SYDNEY (Reuters) - Australia condemned on Monday the killing of an Indian student in Melbourne, as India called for an end to the spate of attacks against Indian students which has damaged Australia’s multi-million dollar foreign student sector.
Accounting graduate Nitin Garg, 21, originally from the state of Punjab in northern India, was stabbed to death on Saturday night on his way to a job at a fast food outlet in Melbourne.
Police said the motive for the attack, which they described as vicious, was not known.
Indian media have labeled the series of attacks against Indian students in Australia as racist, but police and the Australian government have said the attacks are purely criminal.
“I obviously unreservedly condemn this attack,” said Australian Deputy Prime Minister Julia Gillard.
“This is a nation that welcomes international students. We want to make them welcome, this is a welcoming and accepting country,” Gillard told reporters on Monday.
Indian External Affairs Minister S.M. Krishna on Sunday issued a statement condemning the “brutal attack,” with Indian media reporting him warning the attacks were creating “deep anger” in India and could have a “bearing on bilateral ties.”
“There is extreme shock and fear and anger,” Gautam Gupta, president of the Federation of Indian Students of Australia, told local radio on Monday.
Australia’s international student sector is the country’s third largest export earner, behind coal and iron ore, totaling A$13 billion ($11.7 billion) in 2007-08.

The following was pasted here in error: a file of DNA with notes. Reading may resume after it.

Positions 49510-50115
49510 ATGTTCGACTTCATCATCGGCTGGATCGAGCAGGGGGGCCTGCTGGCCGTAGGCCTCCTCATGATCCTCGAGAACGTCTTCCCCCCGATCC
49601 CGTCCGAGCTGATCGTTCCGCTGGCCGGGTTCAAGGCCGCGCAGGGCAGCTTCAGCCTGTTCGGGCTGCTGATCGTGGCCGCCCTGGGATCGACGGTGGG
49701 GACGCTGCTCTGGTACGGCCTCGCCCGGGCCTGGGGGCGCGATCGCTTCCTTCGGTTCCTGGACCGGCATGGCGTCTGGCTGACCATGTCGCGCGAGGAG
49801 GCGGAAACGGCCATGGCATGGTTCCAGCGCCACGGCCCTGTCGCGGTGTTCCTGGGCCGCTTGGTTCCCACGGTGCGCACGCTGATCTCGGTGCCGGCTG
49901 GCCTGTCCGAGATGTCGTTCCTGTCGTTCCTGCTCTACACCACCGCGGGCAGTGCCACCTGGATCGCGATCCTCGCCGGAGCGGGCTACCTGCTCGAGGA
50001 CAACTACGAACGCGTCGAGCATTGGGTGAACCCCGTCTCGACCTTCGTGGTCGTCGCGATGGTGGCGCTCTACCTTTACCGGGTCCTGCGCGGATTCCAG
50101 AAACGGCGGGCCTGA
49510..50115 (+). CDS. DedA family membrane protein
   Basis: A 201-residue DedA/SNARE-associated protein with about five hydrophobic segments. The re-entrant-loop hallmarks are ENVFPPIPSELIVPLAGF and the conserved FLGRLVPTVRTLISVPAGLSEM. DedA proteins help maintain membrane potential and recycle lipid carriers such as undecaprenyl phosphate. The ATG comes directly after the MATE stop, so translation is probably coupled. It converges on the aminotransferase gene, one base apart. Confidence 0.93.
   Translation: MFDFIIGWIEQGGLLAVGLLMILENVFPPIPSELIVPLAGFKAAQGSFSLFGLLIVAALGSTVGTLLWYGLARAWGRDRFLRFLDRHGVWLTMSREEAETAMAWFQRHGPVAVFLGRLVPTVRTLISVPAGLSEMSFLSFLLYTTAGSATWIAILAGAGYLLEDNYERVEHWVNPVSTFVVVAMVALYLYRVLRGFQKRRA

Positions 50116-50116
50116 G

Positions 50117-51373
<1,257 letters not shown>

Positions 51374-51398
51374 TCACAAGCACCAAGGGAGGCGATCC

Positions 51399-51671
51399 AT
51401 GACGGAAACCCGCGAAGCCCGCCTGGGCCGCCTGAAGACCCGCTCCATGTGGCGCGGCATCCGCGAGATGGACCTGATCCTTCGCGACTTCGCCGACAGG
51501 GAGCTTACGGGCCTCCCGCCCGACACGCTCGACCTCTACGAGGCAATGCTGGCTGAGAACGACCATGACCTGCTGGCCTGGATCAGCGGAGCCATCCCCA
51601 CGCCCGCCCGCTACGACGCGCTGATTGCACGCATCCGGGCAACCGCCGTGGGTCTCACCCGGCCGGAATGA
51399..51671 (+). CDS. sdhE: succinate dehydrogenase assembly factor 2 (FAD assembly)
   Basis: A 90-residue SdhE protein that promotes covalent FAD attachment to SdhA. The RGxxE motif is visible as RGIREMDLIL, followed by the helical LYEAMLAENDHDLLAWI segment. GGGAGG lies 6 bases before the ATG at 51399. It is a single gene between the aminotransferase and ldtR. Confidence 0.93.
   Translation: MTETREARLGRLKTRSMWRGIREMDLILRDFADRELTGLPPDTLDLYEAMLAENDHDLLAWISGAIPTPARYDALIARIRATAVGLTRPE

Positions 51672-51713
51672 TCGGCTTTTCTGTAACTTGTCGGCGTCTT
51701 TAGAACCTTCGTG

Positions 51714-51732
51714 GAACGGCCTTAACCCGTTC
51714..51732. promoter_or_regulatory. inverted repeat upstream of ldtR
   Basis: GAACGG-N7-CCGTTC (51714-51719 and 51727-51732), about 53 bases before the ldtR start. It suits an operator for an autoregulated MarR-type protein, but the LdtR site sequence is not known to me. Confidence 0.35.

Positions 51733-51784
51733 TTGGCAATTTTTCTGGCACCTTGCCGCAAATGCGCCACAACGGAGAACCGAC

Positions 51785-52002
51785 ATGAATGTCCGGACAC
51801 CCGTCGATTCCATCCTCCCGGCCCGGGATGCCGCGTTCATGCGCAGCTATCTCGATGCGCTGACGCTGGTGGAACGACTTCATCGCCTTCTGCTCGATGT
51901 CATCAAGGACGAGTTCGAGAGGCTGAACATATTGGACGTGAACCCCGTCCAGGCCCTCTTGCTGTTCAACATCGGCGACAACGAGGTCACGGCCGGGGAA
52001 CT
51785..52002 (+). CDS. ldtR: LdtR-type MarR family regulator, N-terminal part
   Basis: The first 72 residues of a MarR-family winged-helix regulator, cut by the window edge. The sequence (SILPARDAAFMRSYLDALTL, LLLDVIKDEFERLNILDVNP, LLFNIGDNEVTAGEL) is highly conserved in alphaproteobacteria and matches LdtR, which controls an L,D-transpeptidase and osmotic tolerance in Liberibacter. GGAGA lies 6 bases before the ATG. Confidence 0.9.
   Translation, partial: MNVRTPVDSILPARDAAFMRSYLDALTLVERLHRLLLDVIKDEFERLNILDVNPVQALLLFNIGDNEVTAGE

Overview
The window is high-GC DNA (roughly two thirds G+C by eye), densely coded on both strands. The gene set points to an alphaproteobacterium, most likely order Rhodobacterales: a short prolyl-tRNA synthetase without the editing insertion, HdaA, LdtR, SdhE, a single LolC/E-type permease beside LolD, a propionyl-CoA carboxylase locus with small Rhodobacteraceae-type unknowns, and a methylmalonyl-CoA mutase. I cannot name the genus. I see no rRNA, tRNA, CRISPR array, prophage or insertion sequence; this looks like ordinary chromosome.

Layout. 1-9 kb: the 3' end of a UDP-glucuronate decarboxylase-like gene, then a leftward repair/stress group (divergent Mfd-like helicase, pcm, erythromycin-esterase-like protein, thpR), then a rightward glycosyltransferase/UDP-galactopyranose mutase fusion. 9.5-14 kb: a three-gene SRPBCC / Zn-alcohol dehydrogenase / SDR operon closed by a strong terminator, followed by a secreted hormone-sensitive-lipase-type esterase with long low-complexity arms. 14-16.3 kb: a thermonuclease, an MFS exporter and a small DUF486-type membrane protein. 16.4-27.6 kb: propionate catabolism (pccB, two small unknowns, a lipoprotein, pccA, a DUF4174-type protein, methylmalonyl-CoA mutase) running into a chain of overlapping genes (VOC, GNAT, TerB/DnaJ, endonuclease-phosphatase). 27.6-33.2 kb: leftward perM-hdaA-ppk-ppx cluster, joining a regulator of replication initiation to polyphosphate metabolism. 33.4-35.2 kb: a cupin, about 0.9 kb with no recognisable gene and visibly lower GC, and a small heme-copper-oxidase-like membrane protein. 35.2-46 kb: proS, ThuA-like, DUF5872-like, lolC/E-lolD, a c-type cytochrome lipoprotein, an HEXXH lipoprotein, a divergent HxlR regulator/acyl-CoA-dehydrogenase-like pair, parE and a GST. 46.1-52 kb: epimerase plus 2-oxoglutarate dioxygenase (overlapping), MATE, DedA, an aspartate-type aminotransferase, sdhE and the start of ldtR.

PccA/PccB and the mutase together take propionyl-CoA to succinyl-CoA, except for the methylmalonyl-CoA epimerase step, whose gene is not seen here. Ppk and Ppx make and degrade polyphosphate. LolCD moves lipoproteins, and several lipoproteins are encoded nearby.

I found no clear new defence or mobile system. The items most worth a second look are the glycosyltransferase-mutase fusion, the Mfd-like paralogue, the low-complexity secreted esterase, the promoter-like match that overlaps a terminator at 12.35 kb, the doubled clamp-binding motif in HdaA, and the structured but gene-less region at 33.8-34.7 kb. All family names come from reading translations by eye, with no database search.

Attacks against Indian students in 2009, mainly in Melbourne, led to violent protests by students and strained bilateral ties, prompting Gillard and other Australian ministers to visit India to assure that all was being done to stop the attacks.
Australian universities also sought to reassure students and their families that Australia was a safe place to study.
But a recent study forecast a 20 percent drop in Indian students in 2010, costing A$78 million, due to the attacks.
The study by The Tourism Forecasting Committee forecast 4,000 fewer Indian students, a fall of 21 percent compared with a 35 percent rise in 2009. Indian student numbers in Australia had risen at an average annual rate of around 41 percent since 2002.
In 2009, there were more than 70,000 Indians studying in Australia. Australia is a major destination for Indian students studying abroad, who recognize the cost competitiveness of Australian education services.
Editing by Sugita Katyal